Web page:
Newfoundland; Economic, Diplomatic, and Strategic Studies

By R. A. MacKay | Go to book overview

PREFACE

Dear Sir Campbell,

It is now over four years since the Supervisory Committee on Newfoundland Studies was organized and I was commissioned to direct and edit the studies which are here brought to completion.

In the light of the tumultuous years which have intervened, it was surely a venture in faith to have decided then to take time out from the desperate business of war to examine a hitherto neglected corner of the British Commonwealth of Nations. The peoples of the British Commonwealth then stood alone in the West against the aggressor; although material aid was forthcoming from the United States in increasing volume, the Atlantic life-line was stretched dangerously thin; the Mediterranean route was blocked and the enemy was advancing overland on Suez; in the East the Russian armies were in stubborn retreat; in the Pacific, as we then feared, Japan was poised to strike. Yet we believed not only in the triumph of our arms and the survival of the British Commonwealth of Nations, but, as well, in the reestablishment of a world order in which reason would again become important in the guidance of human affairs. We, therefore, thought it worthwhile to do an objective study on Newfoundland's problems not merely out of academic interest but in the hope that it would be of assistance to the people of Newfoundland when, as had been promised by Parliament, they would have the opportunity of expressing their opinions as to the future constitutional status of their beloved country.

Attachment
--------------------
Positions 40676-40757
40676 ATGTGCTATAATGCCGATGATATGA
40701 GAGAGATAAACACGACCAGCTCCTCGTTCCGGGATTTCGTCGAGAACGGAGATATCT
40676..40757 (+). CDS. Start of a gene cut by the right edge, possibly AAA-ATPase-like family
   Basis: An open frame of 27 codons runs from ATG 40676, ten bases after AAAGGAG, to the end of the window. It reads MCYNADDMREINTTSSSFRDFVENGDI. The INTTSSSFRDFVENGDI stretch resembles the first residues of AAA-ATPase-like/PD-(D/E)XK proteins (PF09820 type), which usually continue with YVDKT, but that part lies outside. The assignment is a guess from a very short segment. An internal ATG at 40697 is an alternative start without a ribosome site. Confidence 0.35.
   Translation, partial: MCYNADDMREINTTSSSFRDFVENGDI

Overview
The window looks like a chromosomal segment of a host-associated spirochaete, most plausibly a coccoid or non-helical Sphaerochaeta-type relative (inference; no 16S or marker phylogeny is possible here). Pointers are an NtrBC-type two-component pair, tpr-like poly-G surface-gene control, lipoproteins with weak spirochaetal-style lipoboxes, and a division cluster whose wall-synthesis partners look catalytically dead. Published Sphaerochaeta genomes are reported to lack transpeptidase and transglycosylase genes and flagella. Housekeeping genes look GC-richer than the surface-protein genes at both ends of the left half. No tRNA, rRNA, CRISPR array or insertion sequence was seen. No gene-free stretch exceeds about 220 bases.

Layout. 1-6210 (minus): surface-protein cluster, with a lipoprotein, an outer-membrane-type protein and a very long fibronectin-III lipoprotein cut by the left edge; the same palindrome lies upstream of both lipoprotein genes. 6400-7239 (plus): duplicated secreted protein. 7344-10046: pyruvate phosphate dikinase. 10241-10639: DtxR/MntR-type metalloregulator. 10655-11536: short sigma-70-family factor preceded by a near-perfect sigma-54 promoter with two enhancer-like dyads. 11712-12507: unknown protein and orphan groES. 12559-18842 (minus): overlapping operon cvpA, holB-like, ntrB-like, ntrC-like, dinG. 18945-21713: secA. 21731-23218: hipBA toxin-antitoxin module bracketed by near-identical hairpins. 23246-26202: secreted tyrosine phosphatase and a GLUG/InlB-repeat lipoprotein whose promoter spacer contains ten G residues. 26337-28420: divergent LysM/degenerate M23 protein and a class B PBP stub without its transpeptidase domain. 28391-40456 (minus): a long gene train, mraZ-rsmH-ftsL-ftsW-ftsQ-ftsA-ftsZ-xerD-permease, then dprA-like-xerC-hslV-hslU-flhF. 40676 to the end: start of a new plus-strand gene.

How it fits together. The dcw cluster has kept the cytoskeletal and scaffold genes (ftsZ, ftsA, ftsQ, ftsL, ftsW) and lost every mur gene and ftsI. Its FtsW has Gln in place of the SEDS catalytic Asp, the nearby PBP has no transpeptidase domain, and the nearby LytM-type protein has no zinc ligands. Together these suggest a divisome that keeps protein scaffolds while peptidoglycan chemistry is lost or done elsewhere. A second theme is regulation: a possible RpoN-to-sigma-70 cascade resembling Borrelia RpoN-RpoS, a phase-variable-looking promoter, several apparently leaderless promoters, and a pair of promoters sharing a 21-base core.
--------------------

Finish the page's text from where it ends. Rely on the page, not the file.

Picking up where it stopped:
We agreed, you will recall, that Newfoundland's basic problems were economic and that, accordingly, a detailed description and analysis of Newfoundland's economy was essential. This task was entrusted to Dr. S. A. Saunders who had done special work on the economy of the Maritime

-vii-

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